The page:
This subfactor looks at a school's number of full-time and part-time faculty, including adjuncts, to assess academic quality. Generally, a larger number of full-time faculty indicates a greater investment in educational quality. A higher proportion of part-time faculty can mean challenges for students.
Subfactors for Affordability
When evaluating affordability, many prospective students look at tuition rates. However, the net price -- or the cost after factoring in financial aid -- is typically less than the posted tuition rate. This subfactor looks at how much students spend on their degree after receiving financial aid.
A program's loan default rate measures how many graduates were able to repay their loans after completing the program. A high loan default rate indicates that many graduates were unable to repay their loans, which often points to a lack of employment opportunities. A low loan default rate indicates strong job prospects after graduation. Our methodology factors in the loan default rate as a measure of a degree's affordability and its ability to prepare graduates for the workforce.
This subfactor, which evaluates the percentage of students who receive federal loans, considers whether students pay for their degree with loans or other sources. A high percentage could indicate a more expensive institution.
A large number of undergraduates rely on federal student loans to pay for their degree. This subfactor looks at the average amount of federal loans awarded to degree-seekers. A high number may indicate a more expensive school where many students rely on loans to cover their costs.
This subfactor looks at the percentage of full-time, first-time undergraduates who receive scholarships, grants, loans, and other forms of financial aid. A high percentage indicates a school with a strong record of securing financial aid for students.
Our methodology considers the average amount of grants and scholarships awarded to students at the school. This subfactor only looks at aid that recipients do not need to repay. A high amount of grant and scholarship aid can indicate a more affordable program.
This subfactor analyzes the median debt for students six years after enrolling in the institution. A high median debt indicates a less affordable program, while a low median debt indicates students can pay for their degree without taking on as much debt.
Subfactors for Reputation
The admission rate indicates an institution's selectivity. A low admission rate typically correlates with a stronger reputation. The admission rate also correlates with the future earnings for graduates, making it an important subfactor for rankings.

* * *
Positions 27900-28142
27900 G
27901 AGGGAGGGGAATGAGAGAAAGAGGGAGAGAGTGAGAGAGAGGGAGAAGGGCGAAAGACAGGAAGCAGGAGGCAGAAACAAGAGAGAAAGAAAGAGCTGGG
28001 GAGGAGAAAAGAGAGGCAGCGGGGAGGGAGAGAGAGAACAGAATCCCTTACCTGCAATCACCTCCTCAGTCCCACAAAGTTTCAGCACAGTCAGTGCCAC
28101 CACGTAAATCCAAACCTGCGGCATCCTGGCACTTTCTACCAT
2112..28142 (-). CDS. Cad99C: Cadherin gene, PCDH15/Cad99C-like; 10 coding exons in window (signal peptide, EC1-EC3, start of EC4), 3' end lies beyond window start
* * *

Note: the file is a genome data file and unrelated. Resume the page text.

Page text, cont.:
This subfactor looks at the number of admitted students who decide to enroll in the program. A high enrollment rate indicates a desirable program that admitted students want to attend, while a low enrollment rate indicates that admitted students choose to attend different schools. The enrollment rate thus offers a measure of the school's desirability and reputation.
Many students pursue a degree to increase their earnings. This subfactor analyzes the average earnings of students six years after enrolling in the program. Higher average earnings indicate that graduates from the school successfully transitioned into the workforce.
Subfactors for Program Offerings
Some institutions focus on undergraduate degrees, while others invest heavily in graduate programs. This subfactor looks at the percent of degrees offered at a particular level, such as associate degrees, bachelor's degrees, or master's degrees. This number indicates a school's reputation for offering programs at a particular degree level.
This subfactor evaluates the school's support and options for fully online programs.
*We only consider the percent of students enrolled in online degree-granting programs for our online program rankings, not our on-campus rankings.
A high percentage of online learners indicates a strong investment in online education, while a low percentage may indicate the institution largely focuses on on-campus programs.
*We only include overall online enrollment as a subfactor when evaluating online programs, not on-campus programs.